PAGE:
The Second World War had a profound effect on the work of the Committee putting enormous strain on resources. The Deaconess Hospital was evacuated and requisition to receive war casualties, however after a few months it was decided this action was premature and the hospital returned to normal function albeit under increasing strain as the war wore on. Some of the children’s houses were evacuated and many homes were equipped with air raid shelters. Most services were spared mercifully spared the damage caused by air raids, however on 21st April, 1943, when Broadford House a Home for Working Lads suffered damage by enemy action. Thankfully no residents were hurt but the building was rendered unsafe and alternative accommodation had to be found quickly. Deeford House was acquired for £2,500 and the service users took up residence there in 28th June 1943.
After the war ended new legislation such as the National Assistance Act was introduced expanding the welfare state, bringing greater regulation to social care while also recognizing the value of the services provided by voluntary organisations. The Committee whose name was shortened to the Committee on Social Service took the opportunity to invest in services for the elderly, opening 8 eventide homes in just 3 years between 1947-1950, while 7 new children’s homes were opened between 1945-1957. In 1944 the Committee had been approached by the Scottish Education Department to open an approved school for girls at Tyenpark, the first such establishment run by the Church.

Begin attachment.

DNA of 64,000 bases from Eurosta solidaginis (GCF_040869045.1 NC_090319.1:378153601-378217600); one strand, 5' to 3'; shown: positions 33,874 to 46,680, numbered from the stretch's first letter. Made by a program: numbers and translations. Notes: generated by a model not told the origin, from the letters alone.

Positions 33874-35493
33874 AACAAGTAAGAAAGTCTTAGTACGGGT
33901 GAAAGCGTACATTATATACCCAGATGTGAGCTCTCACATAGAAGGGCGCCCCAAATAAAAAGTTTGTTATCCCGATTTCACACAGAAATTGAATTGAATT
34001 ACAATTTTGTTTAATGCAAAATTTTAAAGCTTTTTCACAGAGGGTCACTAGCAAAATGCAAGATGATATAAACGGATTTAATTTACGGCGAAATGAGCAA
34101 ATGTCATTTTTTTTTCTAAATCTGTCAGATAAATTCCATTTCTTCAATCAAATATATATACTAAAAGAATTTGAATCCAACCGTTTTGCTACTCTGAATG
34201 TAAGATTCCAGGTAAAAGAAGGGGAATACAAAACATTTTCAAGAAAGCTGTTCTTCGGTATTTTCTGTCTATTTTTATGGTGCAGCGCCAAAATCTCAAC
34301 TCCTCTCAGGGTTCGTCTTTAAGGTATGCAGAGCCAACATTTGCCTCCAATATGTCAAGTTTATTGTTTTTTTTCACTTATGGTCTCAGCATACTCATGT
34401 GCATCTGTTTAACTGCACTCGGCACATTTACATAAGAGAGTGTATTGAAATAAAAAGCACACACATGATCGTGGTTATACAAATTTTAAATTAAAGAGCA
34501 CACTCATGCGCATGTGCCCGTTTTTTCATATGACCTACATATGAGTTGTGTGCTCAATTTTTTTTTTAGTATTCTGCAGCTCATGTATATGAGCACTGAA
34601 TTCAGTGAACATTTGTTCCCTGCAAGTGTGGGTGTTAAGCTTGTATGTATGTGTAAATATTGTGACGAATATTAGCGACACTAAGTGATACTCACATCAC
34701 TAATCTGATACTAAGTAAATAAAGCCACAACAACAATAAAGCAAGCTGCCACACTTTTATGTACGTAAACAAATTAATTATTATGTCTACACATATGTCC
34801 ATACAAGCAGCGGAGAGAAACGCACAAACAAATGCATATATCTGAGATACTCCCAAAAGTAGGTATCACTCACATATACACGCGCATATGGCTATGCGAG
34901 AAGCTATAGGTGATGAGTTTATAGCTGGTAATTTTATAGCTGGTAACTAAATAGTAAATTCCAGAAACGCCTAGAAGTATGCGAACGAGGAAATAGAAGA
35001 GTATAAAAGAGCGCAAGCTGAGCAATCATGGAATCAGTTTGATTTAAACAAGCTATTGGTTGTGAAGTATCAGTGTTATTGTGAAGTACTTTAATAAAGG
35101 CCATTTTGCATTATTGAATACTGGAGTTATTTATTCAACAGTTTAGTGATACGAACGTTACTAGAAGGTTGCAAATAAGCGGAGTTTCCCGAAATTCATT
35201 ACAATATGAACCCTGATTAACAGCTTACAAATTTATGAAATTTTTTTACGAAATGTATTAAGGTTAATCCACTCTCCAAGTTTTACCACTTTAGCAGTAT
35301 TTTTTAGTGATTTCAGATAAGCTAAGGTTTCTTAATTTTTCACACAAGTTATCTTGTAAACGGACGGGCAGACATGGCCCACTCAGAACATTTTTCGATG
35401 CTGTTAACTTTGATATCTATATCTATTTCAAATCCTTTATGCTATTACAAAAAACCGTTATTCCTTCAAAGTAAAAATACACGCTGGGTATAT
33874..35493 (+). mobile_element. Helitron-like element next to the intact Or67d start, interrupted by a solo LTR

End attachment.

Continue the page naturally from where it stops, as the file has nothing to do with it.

The aftermath of the war also required the Committee to provide services in unexpected areas. Working on behalf of the government ministries such as the Ministry of Labour the Committee operated hostels for displaced European workers employed in coal mines and textile factories, including Bellsburn Hostel, Linlithgow for European Displaced Persons employed in Shale Field and Fenchney Hostel in Fife which provided accommodation for 80 displaced German women working in the textile factories.